Then you go down into a mine shaft. And then a cave. I’ve been to natural history museums where they had reconstructions of caves, and the one at ARX MORTIS is just as good, just as realistic. Of course the ones in museums don’t typically have monsters…

I was shown the make-up and costume room for the attraction, as well as the “control room” with its bank of security cameras and control panels for all the special effects that wouldn’t look out of place on the Starship Enterprise. ARX MORTIS is a well organized, choreographed machine, but it’s also a family affair. (I met Vinny’s brother-in-law, Mark, in the control room, and his wife Sheri was working the ticket booth.) They have a small group of paid employees, a lot of them family and close friends, but the majority of their 200+ haunters are volunteers. “Employees are just there for the money, but volunteers do it for the love,” Grosso said. True enough. Grosso himself sure loves the Horror genre, and it shows. He has built a true monument to it.

ARX MORTIS has been running for the past decade. Today they can handle a hundred people every 20 minutes, and expect some 17,000 total visitors this month. As soon as November 1st rolls around, it’s back to work, getting ready for next year. Or for February. They do a “Bloody Valentine’s” day at the Fortress, too. You see something new every time you visit ARX MORTIS, Grosso explained, as they are constantly making changes, trying to enhance the experience. “This year, half the attraction is all new stuff,” he told me.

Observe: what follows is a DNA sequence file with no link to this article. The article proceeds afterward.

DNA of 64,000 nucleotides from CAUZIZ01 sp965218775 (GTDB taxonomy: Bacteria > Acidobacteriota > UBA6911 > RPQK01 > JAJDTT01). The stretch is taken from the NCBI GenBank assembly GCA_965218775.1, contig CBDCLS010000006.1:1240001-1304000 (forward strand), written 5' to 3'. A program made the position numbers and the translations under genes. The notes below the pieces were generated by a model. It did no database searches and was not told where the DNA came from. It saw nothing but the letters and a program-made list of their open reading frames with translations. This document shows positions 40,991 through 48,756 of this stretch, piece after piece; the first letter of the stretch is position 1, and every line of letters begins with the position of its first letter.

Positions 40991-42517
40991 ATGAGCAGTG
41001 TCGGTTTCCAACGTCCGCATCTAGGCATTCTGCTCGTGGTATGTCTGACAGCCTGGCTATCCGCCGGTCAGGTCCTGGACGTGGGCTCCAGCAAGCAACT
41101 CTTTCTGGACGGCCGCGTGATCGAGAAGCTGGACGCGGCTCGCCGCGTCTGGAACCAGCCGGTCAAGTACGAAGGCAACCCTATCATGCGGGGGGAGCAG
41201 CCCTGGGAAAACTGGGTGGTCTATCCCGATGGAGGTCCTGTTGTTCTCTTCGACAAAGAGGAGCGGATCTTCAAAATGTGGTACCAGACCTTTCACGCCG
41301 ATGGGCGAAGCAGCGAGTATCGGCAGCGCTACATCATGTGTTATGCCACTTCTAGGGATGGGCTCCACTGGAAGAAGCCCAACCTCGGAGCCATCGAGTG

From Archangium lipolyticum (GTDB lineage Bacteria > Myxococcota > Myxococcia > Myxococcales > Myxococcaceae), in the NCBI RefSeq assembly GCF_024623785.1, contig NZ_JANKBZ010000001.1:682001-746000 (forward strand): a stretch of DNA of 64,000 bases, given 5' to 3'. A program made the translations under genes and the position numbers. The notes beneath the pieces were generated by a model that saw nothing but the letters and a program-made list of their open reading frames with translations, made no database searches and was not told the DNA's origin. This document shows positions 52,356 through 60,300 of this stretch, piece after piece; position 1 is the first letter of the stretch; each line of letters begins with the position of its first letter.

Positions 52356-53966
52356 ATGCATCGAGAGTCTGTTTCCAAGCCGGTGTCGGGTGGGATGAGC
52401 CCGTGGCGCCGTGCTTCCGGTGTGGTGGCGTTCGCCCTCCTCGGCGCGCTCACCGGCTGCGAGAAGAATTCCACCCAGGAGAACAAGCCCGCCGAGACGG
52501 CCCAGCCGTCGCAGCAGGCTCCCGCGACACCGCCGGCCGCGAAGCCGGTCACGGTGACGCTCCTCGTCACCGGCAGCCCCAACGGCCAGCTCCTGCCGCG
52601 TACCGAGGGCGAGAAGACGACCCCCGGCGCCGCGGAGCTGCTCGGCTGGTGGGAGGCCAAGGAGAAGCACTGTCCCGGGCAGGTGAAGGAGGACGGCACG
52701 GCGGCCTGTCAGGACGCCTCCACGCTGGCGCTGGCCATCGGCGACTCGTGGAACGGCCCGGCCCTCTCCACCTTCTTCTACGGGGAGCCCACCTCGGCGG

Anyone living in the southeastern US who loves Horror and Halloween owes it to himself to make the drive to Killen, Alabama and check this place out. It’s flat-out amazing. For a Horror junkie like me, it’s paradise. Don’t miss this one.

WAYNE MILLER is the owner and creative director of EVIL CHEEZ PRODUCTIONS (www.evilcheezproductions.blogspot.com, www.facebook.com/evilcheezproductions), specializing in theatrical performances and haunted attractions. He has written, produced and directed (and occasionally acted in) over a dozen plays, most of them in the Horror and Crime genres. His first novel, THE CONFESSIONS OF SAINT CHRISTOPHER: WEREWOLF, is available for purchase at https://www.smashwords.com/books/view/734763


The Evil Cheezman • October 22, 2017